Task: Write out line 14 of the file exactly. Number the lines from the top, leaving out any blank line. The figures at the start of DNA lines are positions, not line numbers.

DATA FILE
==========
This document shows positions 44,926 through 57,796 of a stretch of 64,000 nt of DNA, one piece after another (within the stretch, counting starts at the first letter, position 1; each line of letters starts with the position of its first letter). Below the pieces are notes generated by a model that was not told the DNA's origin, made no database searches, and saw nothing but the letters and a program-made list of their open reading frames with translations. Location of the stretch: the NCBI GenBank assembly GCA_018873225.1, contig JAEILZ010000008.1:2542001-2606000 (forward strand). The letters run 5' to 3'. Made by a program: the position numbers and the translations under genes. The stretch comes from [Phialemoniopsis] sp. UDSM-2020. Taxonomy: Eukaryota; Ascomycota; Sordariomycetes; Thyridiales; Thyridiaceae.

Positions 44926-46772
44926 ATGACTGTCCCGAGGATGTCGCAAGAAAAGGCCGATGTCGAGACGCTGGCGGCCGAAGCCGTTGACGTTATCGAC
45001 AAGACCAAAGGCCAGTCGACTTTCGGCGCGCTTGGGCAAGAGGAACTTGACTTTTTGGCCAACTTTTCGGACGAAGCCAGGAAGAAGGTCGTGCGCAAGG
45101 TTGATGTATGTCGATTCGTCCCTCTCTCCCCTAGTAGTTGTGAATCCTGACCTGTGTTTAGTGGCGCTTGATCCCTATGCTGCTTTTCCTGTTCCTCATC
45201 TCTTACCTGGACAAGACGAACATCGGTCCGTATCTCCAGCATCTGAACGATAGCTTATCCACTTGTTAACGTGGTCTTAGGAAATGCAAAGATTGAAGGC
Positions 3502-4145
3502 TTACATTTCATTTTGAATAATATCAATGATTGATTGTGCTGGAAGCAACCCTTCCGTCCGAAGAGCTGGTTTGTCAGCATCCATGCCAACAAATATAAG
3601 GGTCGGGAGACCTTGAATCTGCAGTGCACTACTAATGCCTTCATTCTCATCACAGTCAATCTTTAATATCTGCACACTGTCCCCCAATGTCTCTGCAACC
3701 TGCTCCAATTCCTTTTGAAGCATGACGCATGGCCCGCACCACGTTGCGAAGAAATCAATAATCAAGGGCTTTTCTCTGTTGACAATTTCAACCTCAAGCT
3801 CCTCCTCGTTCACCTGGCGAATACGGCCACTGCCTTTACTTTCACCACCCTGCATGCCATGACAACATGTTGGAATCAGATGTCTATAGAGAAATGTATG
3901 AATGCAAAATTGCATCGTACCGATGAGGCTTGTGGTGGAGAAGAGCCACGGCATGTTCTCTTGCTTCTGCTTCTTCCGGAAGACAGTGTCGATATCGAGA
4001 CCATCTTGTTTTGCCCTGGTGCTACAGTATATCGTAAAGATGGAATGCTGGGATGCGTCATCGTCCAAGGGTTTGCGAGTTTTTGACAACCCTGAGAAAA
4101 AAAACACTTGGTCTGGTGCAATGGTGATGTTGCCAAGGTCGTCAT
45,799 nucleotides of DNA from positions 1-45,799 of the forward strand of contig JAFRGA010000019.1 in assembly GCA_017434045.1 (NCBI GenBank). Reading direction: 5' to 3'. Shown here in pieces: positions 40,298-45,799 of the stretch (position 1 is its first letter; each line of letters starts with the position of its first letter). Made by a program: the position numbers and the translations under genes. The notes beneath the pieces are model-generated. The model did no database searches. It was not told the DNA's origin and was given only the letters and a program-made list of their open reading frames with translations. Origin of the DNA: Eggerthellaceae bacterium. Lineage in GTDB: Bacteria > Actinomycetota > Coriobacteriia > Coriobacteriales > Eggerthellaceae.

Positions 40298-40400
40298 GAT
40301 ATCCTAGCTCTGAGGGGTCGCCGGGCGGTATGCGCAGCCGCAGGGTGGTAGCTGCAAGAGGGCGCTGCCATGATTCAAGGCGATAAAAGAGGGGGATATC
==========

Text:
4101 AAAACACTTGGTCTGGTGCAATGGTGATGTTGCCAAGGTCGTCAT